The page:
BGC v Tradition: Court of Appeal continues to limit the scope of privilege in relation to settlements

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Following the decision in WH Holding Limited and West Ham United Football Club Limited v E20 Stadium LLP,1 the Court of Appeal has recently considered the application of litigation privilege (and without prejudice privilege) in the context of a settlement in BGC Brokers LP v Tradition (UK) Ltd.2

The Court of Appeal clarified the application of both privileges in this context, reminding parties to be cautious when using previously privileged material for any purpose other than the conduct of litigation or without prejudice communications.


The Claimants ("BGC") entered into a settlement agreement with the Third Defendant, Simon Cuddihy (the "Settlement Agreement"). The First, Second and Fifth Defendants (the "Tradition Defendants") sought inspection of an unredacted copy of the Settlement Agreement (inspection of a redacted version already having been provided). BGC resisted inspection on the grounds of without prejudice privilege; alternatively on the grounds of litigation privilege.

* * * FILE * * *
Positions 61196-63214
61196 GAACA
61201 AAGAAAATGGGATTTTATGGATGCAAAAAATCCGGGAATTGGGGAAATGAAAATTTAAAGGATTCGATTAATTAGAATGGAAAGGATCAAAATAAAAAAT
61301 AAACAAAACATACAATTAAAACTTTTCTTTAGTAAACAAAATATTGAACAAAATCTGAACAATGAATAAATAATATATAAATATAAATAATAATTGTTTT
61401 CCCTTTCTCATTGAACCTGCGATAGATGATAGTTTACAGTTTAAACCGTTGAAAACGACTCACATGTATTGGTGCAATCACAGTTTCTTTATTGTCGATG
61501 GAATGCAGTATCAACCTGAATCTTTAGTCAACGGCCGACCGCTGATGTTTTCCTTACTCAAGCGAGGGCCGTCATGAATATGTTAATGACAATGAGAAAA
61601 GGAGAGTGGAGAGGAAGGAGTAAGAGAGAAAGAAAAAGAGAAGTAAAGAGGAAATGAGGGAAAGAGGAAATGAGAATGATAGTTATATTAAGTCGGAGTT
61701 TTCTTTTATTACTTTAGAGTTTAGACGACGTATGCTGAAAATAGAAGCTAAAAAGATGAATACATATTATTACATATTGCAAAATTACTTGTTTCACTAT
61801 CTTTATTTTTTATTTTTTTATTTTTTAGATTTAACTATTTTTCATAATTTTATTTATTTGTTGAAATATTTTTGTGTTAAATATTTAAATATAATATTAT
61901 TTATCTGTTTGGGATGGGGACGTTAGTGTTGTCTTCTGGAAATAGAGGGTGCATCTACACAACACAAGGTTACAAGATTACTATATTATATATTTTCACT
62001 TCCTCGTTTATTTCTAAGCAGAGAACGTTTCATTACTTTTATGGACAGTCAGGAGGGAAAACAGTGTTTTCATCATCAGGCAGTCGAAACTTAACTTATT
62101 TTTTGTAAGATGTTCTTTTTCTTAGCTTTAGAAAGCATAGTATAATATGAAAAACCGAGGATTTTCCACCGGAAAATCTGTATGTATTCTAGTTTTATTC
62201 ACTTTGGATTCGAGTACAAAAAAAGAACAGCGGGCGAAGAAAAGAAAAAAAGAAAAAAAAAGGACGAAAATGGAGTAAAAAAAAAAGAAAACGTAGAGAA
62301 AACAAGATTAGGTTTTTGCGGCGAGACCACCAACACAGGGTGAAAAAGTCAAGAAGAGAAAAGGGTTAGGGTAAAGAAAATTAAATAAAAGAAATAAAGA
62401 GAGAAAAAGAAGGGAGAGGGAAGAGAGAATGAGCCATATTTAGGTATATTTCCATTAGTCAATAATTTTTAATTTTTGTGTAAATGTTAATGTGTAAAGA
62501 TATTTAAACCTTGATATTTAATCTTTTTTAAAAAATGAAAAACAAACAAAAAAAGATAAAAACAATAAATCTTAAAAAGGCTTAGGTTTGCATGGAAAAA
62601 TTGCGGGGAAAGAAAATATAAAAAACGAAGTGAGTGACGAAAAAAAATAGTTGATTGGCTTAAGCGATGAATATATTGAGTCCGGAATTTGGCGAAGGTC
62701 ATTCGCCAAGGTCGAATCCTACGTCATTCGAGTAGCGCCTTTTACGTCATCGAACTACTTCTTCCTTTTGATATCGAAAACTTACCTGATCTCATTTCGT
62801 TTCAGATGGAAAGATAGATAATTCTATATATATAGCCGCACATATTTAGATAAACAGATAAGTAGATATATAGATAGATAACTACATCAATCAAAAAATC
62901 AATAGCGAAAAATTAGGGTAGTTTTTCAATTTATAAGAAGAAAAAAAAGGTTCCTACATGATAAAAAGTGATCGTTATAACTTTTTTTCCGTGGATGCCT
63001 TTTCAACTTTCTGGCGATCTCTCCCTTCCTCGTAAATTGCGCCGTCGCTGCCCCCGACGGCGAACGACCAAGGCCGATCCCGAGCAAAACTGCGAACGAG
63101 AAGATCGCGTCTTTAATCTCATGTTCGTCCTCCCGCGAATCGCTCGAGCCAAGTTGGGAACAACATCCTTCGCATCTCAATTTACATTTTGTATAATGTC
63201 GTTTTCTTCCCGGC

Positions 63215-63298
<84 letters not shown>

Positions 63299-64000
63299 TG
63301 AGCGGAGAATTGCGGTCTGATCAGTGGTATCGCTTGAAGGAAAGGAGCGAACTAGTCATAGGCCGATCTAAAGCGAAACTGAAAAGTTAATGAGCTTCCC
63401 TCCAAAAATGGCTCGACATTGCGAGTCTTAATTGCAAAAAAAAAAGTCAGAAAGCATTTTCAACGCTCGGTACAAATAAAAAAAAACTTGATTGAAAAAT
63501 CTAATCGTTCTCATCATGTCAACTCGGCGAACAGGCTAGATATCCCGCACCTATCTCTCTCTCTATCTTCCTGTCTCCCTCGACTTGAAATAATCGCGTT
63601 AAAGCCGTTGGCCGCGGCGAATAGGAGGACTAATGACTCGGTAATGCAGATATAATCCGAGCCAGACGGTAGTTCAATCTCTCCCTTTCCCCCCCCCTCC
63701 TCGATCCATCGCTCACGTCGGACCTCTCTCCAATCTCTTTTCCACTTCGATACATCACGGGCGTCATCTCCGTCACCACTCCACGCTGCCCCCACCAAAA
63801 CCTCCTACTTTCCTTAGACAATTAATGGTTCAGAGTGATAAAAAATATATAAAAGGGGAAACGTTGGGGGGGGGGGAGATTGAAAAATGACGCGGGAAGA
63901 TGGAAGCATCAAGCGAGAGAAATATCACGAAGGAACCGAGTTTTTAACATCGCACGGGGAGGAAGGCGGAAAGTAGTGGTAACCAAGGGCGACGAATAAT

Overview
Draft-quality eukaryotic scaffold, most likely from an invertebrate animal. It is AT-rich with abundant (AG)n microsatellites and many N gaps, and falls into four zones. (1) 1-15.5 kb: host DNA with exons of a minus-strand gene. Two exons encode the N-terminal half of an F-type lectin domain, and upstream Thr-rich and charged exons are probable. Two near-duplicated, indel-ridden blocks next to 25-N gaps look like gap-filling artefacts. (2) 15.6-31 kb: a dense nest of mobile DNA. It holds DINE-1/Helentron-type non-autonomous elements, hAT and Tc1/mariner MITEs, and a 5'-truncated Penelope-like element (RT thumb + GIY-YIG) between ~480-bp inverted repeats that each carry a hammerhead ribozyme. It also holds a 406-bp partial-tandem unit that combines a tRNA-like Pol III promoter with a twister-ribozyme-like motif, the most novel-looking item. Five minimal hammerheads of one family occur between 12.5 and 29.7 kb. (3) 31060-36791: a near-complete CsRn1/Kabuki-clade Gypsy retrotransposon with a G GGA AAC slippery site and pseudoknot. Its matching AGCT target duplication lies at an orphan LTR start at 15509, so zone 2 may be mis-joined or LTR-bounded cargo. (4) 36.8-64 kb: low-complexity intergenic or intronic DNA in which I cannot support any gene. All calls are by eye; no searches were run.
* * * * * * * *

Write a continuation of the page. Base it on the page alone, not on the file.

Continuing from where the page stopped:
On 12 and 18 October 2017, Mr Cuddihy attended interviews with BGC's solicitors. These interviews were conducted on an expressly "without prejudice and confidential" basis. On 16, 17 and 25 October 2017 Mr Cuddihy's solicitors sent emails to BGC's solicitors, again on a "without prejudice and confidential" basis. BGC and Mr Cuddihy subsequently entered into the Settlement Agreement, which became effective on 9 November 2017.

The Settlement Agreement included, in its schedules, copies of notes of Mr Cuddihy's meetings with BGC's solicitors and copies of the emails exchanged between his and BGC's solicitors on 16 and 17 October 2017. It also made reference to the email of 25 October 2017. The Settlement Agreement also included express wording purporting to confirm that privilege had not been waived in relation to the underlying communications.